City eyes safety
Missouri shootings spur council security talks locally, nationally
February 17, 2008
Returning from a break during last week’s Steamboat Springs City Council meeting, Councilman Jon Quinn was surprised to find a side door he normally takes into Centennial Hall’s Citizens Meeting Room locked.
The door, along with all of the chamber’s side doors, was locked from the outside that night as part of heightened security measures being considered by the city in response to recent events.
On Feb. 7, Charles Thornton went on a shooting rampage at the beginning of a City Council meeting in Kirkwood, Mo., killing two police officers and three city officials. The very next day, with news of the shooting fresh in everyone’s minds, an incident at Steamboat’s City Hall emphasized security concerns already at the forefront.
“We had an incident at the front desk that made us nervous,” Deputy City Manager Wendy DuBord said. “(Someone) came in and made a comment that upset our front desk.”
“Every now and then we get an angry constituent in that reminds us everyone’s not happy in the world,” City Clerk Julie Jordan added.
Police are investigating the incident at the front desk, but don’t expect to bring any charges forward.
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City Council President Loui Antonucci said the incidents have put some council members on edge, which is why Public Safety Director J.D. Hays was asked to come to the end of Tuesday’s meeting to discuss possible security upgrades for the council chambers.
It’s a step being taken by local governmental bodies nationwide in Kirkwood’s wake. Routt County officials also plan to discuss security, At a March 18 meeting between the county commissioners, school districts, Emergency Management Director Chuck Vale and other officials, Commissioner Diane Mitsch Bush said. Hays said the response in government is very similar to the response that occurred in schools nationwide after the 1999 Columbine High School massacre.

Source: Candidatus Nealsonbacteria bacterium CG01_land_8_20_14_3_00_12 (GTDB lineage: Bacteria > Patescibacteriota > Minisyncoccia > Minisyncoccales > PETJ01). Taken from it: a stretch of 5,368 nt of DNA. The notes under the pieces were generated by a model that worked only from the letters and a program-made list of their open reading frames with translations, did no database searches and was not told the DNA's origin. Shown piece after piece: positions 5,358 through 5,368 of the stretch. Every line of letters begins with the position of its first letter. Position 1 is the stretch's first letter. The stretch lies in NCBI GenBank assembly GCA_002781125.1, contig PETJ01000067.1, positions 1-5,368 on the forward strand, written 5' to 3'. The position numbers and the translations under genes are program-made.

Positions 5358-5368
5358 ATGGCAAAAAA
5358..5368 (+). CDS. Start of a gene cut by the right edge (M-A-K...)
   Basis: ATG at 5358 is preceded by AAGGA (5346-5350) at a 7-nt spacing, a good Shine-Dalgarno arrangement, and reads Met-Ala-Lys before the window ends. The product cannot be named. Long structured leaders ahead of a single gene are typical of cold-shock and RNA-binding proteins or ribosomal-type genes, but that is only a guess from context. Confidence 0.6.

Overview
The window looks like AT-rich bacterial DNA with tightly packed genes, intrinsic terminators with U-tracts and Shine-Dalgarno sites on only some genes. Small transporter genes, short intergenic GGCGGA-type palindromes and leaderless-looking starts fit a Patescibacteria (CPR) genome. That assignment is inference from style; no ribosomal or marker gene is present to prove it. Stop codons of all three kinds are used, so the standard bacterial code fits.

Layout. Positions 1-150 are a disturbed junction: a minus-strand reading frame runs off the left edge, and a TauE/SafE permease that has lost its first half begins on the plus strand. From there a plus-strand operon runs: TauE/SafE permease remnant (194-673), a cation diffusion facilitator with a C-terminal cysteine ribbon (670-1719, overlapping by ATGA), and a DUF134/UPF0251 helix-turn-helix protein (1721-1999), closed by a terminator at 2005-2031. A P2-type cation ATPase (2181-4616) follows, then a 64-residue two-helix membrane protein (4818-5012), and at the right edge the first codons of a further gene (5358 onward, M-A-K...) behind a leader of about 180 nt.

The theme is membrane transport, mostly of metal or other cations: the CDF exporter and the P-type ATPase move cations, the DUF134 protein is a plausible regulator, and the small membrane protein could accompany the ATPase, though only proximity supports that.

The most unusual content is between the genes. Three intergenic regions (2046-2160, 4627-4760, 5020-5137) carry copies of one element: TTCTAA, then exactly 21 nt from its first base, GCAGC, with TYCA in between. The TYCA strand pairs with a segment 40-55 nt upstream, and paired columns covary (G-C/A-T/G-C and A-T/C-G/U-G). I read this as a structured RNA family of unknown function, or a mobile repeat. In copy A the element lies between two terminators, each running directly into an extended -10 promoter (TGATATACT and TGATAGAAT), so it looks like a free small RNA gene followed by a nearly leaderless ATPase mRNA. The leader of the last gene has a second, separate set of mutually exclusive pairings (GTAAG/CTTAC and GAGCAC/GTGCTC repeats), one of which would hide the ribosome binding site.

“We have a current plan at the high school, and we practice that four or five times a year,” Hays said. “Prior to Columbine, there was no documented emergency plan at the high school.
“It’s a fact that if people practice what they’re going to do in an emergency, they automatically instinctively do it rather than just throwing their hands up in the air,” he continued. “So (practice) is what I’m going to encourage council to do.”
Other suggested measures include increasing the law enforcement presence at council meetings, requiring people to sign in and even checking people with a metal detector before they enter Centennial Hall. Council members asked Hays to return to them with more detailed options.
“I do think that we probably can’t be as trusting as we used to be,” Councilman Jon Quinn said. “We’re not always going to please everybody. : Probably the biggest thing we all agreed to do was come up with a plan. If somebody stormed in with a gun, I don’t think we’d know where to run.”
No Fort Knox
There is less support among council members, however, when it comes to heightened measures beyond simply being prepared. Many said they don’t want to do anything that would discourage people from attending City Council meetings. Councilman Scott Myller said council members are much safer in Centennial Hall than when they get in their cars to go home.
“Maybe we should just not piss off the constituents,” Myller said.
Councilwoman Cari Hermacinski said she would not support a metal detector or taking additional officers away from other duties to be at City Council meetings. She also is skeptical that requiring people to sign in would make any difference.
“I think that people who come into Centennial Hall with murderous intent, that’s not going to faze them at all,” Hermacinski said.
Hays said he thinks security enhancements are warranted, even though there have been few concerning incidents in recent years.
“There’s been a couple of times in the last many years when people have been irate, but nothing that I would call significant,” Hays said.
Both Hays and Steamboat Springs Police Captain Joel Rae would not be specific about security measures currently in place or potential enhancements.
“I think the biggest thing is the confidentiality of the plan itself,” Rae said. “There are steps in place now, but we can always improve. But we’re not looking to turn Centennial Hall into Fort Knox.”